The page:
Background: Betanodaviruses , members of the Nodaviridae family, are the causative agents of viral nervous necrosis (VNN) in fish, resulting in great economic losses worldwide. Methods: In this study, we isolated a virus strain named seahorse nervous necrosis virus (SHNNV) from cultured big-belly seahorses Hippocampus abdominalis in Xiamen city, Fujian Province, China. Cell isolation, PCR detection, phylogenetic analysis, qRT-PCR, fluorescence in situ hybridization (FISH) and histology were used for virus identification and analysis of virus histopathology. Furthermore, an artificial infection experiment was conducted for virulence testing.
Results: Brain and eye tissue homogenates of diseased big-belly seahorses were inoculated onto a grouper spleen (GS) cell monolayer at 28°C. Tissue homogenates induced obvious cytopathic effects in GS cells. PCR and sequencing analyses revealed that the virus belonged to Betanodavirus and shared high sequence identity with red-spotted grouper nervous necrosis virus (RGNNV) isolates. qRT-PCR and fluorescence in situ hybridization revealed that SHNNV mainly attacked the brain and eye. Histopathological examination revealed that the virus led to cytoplasmic vacuolation in the brain and retinal tissues. Infection experiments confirmed that SHNNV was highly infectious, causing massive death in big-belly seahorses.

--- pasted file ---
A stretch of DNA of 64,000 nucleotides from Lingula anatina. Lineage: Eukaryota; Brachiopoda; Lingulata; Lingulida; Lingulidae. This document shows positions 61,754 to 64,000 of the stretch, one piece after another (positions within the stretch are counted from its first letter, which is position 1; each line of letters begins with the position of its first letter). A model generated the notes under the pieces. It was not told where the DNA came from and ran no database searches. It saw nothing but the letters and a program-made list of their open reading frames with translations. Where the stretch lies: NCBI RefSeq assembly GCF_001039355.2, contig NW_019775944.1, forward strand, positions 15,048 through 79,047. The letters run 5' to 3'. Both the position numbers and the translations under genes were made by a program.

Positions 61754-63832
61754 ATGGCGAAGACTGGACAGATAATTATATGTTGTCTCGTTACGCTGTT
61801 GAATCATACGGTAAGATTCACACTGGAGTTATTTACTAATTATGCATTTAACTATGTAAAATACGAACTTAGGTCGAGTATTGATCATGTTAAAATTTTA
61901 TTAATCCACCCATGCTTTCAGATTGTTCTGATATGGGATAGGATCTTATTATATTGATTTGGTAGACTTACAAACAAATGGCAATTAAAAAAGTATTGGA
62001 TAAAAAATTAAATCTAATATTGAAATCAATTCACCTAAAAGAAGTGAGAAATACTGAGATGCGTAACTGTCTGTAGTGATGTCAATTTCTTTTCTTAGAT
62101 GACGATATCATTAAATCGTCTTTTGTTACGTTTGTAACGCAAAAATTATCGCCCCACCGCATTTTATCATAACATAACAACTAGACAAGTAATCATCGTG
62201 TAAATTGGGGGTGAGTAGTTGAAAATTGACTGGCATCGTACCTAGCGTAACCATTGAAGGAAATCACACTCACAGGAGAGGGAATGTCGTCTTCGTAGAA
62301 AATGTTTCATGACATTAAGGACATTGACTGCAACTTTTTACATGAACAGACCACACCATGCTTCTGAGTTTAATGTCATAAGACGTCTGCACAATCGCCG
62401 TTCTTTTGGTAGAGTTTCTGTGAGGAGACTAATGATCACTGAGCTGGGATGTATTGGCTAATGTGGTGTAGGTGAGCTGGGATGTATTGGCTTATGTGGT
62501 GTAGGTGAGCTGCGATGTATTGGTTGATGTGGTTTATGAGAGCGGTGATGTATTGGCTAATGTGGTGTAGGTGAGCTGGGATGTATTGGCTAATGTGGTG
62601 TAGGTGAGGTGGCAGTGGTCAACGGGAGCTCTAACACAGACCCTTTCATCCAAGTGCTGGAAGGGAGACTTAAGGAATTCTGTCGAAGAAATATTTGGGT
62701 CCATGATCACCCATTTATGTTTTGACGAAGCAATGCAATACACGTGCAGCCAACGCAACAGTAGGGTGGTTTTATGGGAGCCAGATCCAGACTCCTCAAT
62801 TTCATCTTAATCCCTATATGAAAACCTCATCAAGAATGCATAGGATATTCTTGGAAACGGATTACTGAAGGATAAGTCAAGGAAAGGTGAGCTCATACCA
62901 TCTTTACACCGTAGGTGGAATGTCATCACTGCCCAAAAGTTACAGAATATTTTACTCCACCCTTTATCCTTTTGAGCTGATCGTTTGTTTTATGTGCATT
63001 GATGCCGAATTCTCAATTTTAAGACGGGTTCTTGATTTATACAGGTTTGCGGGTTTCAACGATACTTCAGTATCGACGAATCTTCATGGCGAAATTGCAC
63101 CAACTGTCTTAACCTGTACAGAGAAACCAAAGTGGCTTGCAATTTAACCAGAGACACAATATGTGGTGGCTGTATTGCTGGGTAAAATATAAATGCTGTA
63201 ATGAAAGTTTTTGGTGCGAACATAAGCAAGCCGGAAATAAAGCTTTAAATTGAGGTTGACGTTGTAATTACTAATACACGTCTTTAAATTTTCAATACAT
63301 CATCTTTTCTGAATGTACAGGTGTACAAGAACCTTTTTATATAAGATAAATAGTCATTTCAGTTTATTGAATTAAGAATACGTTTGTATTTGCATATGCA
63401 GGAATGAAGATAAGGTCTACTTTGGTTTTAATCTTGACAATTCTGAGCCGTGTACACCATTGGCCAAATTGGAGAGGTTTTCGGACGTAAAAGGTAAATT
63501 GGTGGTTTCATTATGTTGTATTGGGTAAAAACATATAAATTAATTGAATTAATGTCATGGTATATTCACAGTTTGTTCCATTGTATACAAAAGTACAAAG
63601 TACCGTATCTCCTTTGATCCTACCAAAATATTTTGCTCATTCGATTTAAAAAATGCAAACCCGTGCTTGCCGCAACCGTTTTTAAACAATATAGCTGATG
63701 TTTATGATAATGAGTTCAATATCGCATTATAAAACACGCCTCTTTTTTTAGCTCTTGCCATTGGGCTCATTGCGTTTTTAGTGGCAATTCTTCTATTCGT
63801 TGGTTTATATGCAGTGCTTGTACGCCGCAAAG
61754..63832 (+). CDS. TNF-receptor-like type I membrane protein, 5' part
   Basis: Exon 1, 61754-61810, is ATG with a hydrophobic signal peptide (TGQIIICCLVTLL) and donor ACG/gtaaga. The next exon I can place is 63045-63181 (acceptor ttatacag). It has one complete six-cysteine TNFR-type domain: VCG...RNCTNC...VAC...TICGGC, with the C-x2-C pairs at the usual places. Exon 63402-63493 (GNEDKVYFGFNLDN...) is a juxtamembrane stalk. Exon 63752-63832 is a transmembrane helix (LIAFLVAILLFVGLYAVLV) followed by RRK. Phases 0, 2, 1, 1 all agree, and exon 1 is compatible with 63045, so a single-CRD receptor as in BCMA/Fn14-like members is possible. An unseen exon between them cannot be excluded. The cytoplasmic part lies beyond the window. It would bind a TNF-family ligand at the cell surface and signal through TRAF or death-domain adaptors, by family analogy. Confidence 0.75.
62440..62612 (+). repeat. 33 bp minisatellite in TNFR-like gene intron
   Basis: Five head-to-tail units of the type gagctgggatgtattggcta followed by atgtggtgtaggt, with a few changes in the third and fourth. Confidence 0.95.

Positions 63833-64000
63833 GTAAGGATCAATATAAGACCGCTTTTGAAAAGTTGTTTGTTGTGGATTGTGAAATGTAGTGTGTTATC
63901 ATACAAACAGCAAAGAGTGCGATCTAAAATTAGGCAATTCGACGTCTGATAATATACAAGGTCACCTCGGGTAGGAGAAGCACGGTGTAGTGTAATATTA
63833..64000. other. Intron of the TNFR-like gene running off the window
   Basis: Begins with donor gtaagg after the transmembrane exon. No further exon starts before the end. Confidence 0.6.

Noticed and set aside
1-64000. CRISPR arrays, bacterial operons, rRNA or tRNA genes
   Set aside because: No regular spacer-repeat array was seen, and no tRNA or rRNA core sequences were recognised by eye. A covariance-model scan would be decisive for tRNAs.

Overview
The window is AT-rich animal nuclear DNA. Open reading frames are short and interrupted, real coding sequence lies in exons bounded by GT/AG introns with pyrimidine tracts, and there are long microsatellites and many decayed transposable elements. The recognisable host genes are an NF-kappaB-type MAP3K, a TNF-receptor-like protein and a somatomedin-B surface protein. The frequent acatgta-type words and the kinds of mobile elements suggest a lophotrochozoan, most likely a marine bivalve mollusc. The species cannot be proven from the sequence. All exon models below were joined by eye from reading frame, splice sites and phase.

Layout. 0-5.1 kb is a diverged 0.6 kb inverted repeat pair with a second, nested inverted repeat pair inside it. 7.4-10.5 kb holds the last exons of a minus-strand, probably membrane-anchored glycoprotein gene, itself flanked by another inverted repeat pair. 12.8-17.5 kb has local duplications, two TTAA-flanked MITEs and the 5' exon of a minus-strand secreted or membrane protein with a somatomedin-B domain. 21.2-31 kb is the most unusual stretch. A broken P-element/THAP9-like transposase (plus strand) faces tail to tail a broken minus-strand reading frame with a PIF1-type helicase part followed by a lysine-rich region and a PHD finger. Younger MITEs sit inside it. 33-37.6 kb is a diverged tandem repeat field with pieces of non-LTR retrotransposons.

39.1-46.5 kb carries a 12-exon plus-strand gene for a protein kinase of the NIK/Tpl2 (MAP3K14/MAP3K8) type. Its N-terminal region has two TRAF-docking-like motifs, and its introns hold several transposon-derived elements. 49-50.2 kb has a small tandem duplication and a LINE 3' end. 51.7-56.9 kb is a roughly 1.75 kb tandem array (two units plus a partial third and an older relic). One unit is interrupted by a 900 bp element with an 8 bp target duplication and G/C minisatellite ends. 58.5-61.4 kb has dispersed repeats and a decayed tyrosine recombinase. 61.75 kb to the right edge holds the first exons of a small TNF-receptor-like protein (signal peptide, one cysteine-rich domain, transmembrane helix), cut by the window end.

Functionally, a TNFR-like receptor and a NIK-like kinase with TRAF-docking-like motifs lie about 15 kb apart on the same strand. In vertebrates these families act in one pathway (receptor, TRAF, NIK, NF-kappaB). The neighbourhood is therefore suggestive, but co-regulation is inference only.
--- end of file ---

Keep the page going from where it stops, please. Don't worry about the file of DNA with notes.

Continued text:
Conclusion: A novel seahorse betanodavirus from the big-belly seahorse in China was discovered. This finding will contribute to the development of efficient strategies for disease management in aquaculture.